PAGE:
A Local Government Association spokesperson said councils are  “large, complex organisations” that make a “huge difference” to people’s lives.

The spokesperson added: “Senior pay is always decided by democratically elected councillors in an open and transparent way.”

Comment

IT-led transformations are fun. They are a break from routine and great for the CV.

The supplier gains. Those at the council working on the transformation gain. A win-win. Even the public may gain if anyone can ascertain from a complicated deal whether any savings have been made.

If the deal fails,  nobody is constitutionally accountable except the volunteer councillors.

And councils seem to follow the principle that every overtly botched IT-led transformation needs to be followed by a new IT-led transformation. If that doesn’t succeed, a third may make up for the other two.

All the while, senior council officers continue to receive no-risk salaries of £100,000 + and/or large pay-offs.

Large amounts of money paid to senior officers does a disservice to the mass of lower or middle grade council officers who earn appropriate sums and bear the same risks of losing their jobs as anyone in the private sector.

Why do councils exist?

Botched deals leave less for public services. And the more senior council officers continue to receive large sums of money whether their councils succeed or not,  the more they will reinforce the fat cat stereotype and convince people that councils exist for their own benefit rather than the public’s.

As more public services disappear while the cost of the council payroll soars, the more people will wonder whether their local council would prefer not to offer any services at all.

A Yes Minister episode had officials boasting of the efficiency of a newly-built and fully-equipped NHS hospital that had no patients.

The hospital was fully staffed with 500 administrators and ancillary workers but had no money left for any nurses or doctors.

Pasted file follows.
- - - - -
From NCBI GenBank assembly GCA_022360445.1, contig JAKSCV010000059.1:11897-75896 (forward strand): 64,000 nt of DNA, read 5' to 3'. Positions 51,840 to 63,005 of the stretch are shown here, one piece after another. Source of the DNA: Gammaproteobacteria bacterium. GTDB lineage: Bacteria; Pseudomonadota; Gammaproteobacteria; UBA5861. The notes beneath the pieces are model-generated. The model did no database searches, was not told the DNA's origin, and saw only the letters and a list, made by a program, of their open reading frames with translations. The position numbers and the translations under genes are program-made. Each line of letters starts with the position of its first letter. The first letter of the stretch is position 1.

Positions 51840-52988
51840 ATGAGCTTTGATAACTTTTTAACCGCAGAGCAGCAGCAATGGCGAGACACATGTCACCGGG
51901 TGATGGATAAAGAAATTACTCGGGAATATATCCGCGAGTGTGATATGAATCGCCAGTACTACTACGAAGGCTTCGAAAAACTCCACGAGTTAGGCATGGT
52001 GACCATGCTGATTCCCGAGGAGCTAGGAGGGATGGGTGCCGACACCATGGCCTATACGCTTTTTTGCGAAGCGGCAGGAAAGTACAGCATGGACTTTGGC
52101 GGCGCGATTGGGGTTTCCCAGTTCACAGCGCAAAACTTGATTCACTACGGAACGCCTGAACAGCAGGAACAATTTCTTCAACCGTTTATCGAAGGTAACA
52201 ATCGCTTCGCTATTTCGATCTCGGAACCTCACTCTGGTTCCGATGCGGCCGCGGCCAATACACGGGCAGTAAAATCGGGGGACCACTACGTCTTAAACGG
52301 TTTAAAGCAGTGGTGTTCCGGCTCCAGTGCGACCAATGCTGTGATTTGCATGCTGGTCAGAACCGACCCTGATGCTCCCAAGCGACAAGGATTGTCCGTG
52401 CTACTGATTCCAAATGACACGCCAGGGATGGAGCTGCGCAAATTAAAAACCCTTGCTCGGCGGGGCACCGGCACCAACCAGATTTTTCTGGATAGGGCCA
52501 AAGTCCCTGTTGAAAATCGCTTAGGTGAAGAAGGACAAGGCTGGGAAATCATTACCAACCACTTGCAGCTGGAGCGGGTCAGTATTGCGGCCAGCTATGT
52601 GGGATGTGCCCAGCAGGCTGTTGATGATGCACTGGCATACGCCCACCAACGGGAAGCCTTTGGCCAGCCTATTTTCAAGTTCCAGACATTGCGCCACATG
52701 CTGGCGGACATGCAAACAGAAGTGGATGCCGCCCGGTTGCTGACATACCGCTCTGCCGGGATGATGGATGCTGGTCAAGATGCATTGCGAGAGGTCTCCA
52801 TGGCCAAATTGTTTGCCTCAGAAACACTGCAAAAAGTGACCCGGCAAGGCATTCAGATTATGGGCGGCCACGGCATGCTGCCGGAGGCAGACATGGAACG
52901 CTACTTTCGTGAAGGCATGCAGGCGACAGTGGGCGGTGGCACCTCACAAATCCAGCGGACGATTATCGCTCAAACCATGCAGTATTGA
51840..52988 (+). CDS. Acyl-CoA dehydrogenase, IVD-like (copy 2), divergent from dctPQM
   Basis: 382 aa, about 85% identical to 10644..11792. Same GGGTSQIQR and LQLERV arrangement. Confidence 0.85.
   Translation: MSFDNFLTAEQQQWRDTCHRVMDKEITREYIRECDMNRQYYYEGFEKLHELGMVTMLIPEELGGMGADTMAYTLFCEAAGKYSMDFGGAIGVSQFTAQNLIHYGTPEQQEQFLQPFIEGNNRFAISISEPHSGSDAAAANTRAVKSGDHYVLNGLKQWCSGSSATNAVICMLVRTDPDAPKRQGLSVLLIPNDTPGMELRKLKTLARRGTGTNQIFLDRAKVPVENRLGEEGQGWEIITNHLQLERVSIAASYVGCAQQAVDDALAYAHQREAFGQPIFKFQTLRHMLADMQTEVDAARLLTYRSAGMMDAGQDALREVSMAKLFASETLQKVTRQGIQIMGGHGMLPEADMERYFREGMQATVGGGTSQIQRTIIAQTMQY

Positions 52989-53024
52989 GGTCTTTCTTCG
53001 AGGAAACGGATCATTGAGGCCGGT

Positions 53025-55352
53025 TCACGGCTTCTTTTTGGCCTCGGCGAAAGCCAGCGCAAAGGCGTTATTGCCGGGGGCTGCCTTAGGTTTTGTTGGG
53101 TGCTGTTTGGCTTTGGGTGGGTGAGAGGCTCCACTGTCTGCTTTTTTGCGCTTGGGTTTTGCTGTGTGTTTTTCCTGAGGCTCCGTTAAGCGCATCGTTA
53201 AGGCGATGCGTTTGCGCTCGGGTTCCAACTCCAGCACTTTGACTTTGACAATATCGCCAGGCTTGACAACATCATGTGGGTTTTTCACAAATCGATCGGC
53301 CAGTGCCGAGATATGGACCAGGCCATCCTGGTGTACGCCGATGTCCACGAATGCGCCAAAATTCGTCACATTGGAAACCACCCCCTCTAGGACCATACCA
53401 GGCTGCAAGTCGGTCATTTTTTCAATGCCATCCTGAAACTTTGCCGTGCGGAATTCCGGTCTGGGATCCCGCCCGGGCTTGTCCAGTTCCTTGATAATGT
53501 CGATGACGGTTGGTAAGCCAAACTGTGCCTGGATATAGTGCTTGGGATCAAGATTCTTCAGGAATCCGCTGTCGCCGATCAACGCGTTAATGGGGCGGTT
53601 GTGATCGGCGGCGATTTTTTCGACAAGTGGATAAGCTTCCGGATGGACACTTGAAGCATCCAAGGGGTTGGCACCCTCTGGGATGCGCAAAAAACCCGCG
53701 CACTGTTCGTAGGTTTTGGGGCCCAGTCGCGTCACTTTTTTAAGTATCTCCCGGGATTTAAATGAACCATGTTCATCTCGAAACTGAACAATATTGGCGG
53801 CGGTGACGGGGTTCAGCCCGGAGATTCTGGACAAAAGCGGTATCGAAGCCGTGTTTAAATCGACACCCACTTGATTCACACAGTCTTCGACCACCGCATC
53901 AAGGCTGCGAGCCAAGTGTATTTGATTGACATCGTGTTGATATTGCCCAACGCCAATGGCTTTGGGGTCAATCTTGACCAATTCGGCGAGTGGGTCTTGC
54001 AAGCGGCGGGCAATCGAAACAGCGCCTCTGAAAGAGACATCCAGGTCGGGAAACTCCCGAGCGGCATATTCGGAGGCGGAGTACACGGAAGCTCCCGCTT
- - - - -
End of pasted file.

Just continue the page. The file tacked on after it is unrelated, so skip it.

Is this where councils’ public services are headed?

Thank you to campaigner David Orr who seeks to hold those in power in Somerset to account.

 

6 responses to “Are councils short of money? Only for public services

  1. If only UK Government had carried out research on what was well proven as articulated here https://www.theguardian.com/public-leaders-network/2012/nov/02/uk-sport-public-sector-admin-costs . Let me summarise the position now covering 18 years distributing c£2bn which has seen constant change as required and driven by users by using the “no code” approach where build of tasks takes place in a Graphical Process Map
    Total process maps developed and deployed over 18 years = 342
    Total process tasks developed and deployed over 18 years = 7,877
    Active processes (those that are currently in use) = 102
    Active tasks = 2071 of these tasks 418 are user interfaces.
    The low build, change and maintenance costs at UK Sport are breath taking for a complex Case Management of grants Cost of build from new with initial costs, the various additional changes including the two significant upgrade projects and annual support contracts come to approximately £800,000! Similar UK Government projects run into multi £100ms with many “botched” IT projects.